Barong is probably the most well known dance. It is also
another story telling dance, narrating the fight between
good and evil. This dance is the classic example of Balinese
way of acting out mythology, resulting in myth and history
being blended into one reality.
The story goes that Rangda, the mother of Erlangga, the
King of Bali in the tenth century, was condemned by Erlangga's
father because she practiced black magic. After she became
a widow, she summoned all the evil spirits in the jungle,
the leaks and the demons, to come after Erlangga. A fight
occurred, but she and her black magic troops were too strong
that Erlangga had to ask for the help of Barong. Barong
came with Erlangga's soldiers, and fight ensued. Rangda
casted a spell that made Erlangga soldiers all wanted to
kill themselves, pointing their poisoned keris into their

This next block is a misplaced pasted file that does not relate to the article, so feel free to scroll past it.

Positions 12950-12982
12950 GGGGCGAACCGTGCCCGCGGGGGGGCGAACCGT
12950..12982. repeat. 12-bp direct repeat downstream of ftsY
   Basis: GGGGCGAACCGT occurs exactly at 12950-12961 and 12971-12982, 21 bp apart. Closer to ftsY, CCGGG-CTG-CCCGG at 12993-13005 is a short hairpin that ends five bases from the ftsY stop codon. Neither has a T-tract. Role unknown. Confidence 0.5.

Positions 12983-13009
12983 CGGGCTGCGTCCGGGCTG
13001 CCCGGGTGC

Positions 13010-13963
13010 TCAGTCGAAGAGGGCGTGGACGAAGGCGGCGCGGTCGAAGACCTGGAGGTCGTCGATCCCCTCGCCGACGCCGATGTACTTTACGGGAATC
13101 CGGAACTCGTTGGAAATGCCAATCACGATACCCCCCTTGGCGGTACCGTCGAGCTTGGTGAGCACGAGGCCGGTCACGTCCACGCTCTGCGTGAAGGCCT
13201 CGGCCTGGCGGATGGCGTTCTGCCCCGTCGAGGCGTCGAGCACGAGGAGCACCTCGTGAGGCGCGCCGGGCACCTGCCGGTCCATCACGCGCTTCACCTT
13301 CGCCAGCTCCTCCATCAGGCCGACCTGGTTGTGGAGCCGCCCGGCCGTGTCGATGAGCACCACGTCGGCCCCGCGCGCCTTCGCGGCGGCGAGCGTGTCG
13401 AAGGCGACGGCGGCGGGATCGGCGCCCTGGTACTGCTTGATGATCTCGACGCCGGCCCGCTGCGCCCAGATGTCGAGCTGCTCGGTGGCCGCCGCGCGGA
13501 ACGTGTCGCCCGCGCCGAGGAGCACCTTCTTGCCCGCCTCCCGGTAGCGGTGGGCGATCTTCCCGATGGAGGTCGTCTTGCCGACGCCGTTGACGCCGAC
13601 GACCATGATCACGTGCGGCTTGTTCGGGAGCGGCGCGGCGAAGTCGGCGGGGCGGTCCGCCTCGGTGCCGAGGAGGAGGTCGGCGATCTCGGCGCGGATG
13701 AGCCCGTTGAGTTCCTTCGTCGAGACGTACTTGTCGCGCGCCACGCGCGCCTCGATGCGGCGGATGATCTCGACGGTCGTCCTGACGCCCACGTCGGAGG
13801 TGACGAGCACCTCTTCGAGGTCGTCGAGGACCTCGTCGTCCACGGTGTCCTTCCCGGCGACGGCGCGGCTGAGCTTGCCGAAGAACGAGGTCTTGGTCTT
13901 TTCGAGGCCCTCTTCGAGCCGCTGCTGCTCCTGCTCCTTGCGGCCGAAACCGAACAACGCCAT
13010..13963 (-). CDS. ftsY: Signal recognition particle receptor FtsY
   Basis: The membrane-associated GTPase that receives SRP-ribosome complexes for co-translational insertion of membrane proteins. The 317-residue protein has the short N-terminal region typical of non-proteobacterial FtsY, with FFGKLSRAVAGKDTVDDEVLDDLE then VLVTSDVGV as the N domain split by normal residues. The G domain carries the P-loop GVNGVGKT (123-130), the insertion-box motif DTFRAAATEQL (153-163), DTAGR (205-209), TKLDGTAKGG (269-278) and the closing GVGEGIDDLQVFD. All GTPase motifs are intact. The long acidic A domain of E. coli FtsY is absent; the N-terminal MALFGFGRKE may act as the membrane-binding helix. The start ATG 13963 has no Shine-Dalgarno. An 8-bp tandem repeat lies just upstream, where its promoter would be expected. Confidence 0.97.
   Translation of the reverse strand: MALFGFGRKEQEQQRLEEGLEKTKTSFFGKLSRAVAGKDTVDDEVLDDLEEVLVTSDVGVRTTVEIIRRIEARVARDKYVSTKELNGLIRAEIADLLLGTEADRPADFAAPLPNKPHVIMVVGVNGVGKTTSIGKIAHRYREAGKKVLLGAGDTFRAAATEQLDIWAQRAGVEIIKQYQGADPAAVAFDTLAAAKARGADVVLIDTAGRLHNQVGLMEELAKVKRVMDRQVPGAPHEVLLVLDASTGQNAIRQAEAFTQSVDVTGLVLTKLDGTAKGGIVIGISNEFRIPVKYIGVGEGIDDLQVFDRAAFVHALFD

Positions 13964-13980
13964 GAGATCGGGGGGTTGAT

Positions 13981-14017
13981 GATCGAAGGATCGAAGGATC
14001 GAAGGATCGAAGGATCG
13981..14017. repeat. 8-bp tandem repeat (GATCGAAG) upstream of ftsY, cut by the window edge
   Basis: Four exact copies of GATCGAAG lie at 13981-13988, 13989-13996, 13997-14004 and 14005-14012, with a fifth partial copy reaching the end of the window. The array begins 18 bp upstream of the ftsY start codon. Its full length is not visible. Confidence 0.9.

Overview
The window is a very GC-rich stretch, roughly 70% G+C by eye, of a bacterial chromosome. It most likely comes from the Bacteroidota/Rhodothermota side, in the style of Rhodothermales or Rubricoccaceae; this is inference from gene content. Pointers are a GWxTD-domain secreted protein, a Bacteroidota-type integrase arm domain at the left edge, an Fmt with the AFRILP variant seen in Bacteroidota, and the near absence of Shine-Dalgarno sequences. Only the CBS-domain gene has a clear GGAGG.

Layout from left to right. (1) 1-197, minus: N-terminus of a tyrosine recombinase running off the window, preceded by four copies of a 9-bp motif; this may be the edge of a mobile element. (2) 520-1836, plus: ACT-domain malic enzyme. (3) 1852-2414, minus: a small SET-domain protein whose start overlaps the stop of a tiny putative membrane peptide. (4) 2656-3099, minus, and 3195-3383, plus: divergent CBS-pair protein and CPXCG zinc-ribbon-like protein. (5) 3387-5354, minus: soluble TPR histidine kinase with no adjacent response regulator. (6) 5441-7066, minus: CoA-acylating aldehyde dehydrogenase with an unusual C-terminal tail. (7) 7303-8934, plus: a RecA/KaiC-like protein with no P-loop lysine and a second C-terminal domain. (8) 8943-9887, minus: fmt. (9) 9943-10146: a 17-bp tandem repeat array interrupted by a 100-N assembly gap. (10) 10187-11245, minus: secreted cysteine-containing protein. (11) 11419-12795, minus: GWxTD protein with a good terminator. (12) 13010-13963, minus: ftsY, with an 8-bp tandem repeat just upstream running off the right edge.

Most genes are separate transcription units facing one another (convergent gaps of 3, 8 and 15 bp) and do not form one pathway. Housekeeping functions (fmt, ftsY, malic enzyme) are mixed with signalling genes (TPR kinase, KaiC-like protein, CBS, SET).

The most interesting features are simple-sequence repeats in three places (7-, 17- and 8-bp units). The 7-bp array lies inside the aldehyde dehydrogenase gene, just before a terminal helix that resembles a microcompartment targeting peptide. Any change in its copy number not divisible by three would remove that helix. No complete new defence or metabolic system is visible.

own stomachs and chests. Barong casted a spell that turned
their body resistant to the sharp keris. At the end, Barong
won, and Rangda ran away.
Somebody can die or get seriously injured in a Barong dance.
It is said that if Rangda's spell is too strong, a weak
soldier may not be able to resist it, even with the help
of Barong. He may end up hurting himself with his own keris.
The masks of Barong and Rangda are considered sacred items,
and before they are brought out, a priest must be present
to offer blessings by sprinkling them with holy water taken
from Mount Agung, and offerrings must be presented.
scheduled dance performances are available throughout